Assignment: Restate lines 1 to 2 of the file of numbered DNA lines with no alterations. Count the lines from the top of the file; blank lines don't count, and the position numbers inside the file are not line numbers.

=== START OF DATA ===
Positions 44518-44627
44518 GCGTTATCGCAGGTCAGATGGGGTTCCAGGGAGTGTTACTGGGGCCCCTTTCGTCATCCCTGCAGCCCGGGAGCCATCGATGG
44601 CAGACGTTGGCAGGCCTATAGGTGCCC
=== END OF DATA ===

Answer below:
Positions 44518-44627
44518 GCGTTATCGCAGGTCAGATGGGGTTCCAGGGAGTGTTACTGGGGCCCCTTTCGTCATCCCTGCAGCCCGGGAGCCATCGATGG